Toronto’s Coq d’Or. Yes, a Music Venue Called “The Golden Cock”

[This comes via frequent contributor Juliette Jagger writing for Noisey. And yes, Coq d’Or occupied the space now held by the big HMV store. – AC]

Yonge Street in the 1960s was a hot bed: racy, illicit and awash in the vibrancy of coloured neon lights. Between the garish emporiums, leather shops, dirty bookstores and gaudy triple-bill theatres, it was a place where the music of wild, wailing bluesmen could be heard pouring out of the windows and doors, and where stompin’, raunchy rock n’ roll came to life in front of packed crowds every night. There was The Colonial, Steele’s Tavern, Friar’s Tavern and The Brown Derby, Zanzibar, The Edison Hotel and The Hawks Nest amongst so many others, but it was the infamous Le Coq d’Or Tavern that became the heart and soul of the Yonge Street strip and helped to give way to what would eventually become known as the world famous “Toronto Sound”.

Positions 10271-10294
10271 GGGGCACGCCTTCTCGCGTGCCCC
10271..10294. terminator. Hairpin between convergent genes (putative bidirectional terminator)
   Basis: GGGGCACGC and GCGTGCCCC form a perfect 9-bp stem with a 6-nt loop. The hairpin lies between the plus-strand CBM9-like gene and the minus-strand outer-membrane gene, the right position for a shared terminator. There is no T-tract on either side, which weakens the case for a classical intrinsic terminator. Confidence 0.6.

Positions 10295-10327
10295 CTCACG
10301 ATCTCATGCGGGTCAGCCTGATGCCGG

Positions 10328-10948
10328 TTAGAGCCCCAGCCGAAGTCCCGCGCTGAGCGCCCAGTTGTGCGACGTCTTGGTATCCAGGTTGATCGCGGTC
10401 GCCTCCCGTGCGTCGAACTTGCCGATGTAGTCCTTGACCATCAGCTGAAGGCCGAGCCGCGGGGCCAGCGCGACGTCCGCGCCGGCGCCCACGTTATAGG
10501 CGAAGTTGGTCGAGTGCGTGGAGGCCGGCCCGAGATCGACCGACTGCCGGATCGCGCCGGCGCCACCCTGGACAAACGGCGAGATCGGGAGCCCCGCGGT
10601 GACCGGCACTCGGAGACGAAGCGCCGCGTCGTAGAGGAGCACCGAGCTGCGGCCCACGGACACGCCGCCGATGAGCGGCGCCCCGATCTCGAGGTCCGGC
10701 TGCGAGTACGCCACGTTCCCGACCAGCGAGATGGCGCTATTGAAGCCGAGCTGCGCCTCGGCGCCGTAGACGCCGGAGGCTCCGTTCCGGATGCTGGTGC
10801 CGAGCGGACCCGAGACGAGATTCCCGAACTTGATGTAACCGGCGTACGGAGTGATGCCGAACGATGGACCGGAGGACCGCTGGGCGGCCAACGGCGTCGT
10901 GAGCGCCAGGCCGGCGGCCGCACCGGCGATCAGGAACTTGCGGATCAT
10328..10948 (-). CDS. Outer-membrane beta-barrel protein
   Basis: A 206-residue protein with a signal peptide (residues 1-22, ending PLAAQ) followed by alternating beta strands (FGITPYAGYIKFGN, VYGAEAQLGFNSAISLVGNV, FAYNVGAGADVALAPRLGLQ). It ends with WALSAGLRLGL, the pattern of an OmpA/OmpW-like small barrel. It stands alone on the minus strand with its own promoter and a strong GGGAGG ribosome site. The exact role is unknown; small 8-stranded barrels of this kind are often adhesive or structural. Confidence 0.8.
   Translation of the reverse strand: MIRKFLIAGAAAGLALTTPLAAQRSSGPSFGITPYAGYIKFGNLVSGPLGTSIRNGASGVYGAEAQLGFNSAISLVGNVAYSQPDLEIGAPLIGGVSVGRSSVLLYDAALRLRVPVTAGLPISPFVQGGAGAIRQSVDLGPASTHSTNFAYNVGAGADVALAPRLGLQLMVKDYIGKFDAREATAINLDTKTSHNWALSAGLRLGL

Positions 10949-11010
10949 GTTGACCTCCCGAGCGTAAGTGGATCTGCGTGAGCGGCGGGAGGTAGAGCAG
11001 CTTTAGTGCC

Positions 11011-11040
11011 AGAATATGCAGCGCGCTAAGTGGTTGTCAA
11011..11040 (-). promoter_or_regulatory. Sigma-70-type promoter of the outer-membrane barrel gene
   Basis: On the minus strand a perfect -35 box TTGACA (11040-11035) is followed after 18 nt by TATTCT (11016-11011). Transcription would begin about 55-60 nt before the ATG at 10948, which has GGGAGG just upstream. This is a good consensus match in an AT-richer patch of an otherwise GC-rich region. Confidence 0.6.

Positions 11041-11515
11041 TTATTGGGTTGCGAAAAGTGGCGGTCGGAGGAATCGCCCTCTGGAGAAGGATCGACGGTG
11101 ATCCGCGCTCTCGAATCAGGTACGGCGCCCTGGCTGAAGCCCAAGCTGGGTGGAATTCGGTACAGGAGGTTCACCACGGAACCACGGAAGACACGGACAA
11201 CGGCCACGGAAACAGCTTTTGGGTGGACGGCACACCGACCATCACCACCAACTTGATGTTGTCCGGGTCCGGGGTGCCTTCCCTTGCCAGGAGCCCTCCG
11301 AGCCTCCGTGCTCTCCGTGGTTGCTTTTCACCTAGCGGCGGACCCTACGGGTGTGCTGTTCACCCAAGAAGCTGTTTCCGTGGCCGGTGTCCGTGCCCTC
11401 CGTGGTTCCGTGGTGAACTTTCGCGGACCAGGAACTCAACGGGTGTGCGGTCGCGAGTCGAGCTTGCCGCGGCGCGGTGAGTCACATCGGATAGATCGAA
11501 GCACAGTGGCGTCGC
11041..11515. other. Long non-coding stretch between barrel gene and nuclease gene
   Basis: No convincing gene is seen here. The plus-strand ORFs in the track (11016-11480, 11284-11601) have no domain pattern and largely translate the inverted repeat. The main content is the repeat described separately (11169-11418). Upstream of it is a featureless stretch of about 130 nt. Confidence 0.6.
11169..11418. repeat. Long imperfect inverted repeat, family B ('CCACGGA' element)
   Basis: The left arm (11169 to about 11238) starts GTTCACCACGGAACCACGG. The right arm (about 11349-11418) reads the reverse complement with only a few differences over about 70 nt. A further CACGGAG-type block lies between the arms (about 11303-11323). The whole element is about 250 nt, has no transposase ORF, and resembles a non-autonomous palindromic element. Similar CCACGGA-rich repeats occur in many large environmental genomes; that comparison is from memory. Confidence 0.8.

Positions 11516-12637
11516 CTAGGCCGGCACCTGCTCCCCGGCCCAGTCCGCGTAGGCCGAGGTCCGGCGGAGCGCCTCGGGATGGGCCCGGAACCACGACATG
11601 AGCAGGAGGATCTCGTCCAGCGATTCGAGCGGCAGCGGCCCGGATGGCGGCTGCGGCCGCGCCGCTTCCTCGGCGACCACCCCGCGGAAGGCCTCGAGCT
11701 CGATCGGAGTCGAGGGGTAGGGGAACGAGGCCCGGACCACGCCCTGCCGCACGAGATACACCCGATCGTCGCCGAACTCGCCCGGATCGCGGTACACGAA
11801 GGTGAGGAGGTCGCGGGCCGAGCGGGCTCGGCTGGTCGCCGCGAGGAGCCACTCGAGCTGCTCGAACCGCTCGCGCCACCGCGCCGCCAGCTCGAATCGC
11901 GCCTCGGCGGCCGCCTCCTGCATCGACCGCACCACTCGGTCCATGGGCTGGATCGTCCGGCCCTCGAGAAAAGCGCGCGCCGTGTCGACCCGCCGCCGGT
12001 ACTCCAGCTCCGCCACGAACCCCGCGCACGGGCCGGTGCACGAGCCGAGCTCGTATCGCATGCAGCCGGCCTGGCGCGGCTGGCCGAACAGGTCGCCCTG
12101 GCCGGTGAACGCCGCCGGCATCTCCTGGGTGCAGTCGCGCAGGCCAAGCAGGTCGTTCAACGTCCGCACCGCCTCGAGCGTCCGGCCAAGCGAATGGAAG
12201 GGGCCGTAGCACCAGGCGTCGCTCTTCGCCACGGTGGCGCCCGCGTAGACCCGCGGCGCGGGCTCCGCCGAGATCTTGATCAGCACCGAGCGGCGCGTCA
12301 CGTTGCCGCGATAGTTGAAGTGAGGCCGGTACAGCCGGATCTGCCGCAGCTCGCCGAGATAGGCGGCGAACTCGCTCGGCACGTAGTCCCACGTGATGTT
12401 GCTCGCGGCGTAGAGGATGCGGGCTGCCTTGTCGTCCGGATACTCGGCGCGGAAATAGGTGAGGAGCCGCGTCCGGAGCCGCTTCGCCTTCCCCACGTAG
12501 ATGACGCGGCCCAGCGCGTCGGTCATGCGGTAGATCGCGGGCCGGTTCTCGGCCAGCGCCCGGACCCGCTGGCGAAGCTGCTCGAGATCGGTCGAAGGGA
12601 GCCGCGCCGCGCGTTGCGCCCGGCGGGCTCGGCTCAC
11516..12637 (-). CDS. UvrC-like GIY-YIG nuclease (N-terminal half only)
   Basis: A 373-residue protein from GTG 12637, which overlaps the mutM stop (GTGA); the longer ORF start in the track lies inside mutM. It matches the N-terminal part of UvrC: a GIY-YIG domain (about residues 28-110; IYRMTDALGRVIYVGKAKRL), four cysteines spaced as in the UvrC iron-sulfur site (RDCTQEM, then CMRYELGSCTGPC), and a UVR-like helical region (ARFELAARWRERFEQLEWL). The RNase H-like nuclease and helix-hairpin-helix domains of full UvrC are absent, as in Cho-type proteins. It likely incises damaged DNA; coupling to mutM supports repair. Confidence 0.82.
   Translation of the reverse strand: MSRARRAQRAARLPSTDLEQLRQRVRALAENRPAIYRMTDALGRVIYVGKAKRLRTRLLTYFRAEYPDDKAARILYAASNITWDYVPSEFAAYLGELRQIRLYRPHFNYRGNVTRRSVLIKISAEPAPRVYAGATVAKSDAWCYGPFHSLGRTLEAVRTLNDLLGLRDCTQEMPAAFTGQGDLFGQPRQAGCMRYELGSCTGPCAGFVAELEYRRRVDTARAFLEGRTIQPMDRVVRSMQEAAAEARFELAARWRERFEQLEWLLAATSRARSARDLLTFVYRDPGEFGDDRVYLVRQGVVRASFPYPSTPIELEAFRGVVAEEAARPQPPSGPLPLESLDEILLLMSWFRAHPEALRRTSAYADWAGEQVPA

Located at 333 Yonge Street and known for its deep red walls, saddle shaped bar stools, crummy western knick-knacks and caged go-go dancers, Le Coq d’or Tavern rose to prominence in the late 1950s upon the arrival of Arkansas rockabilly wildman, Rompin’ Ronnie Hawkins and his band The Hawks.

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Alan Cross

is an internationally known broadcaster, interviewer, writer, consultant, blogger and speaker. In his 40+ years in the music business, Alan has interviewed the biggest names in rock, from David Bowie and U2 to Pearl Jam and the Foo Fighters. He’s also known as a musicologist and documentarian through programs like The Ongoing History of New Music.

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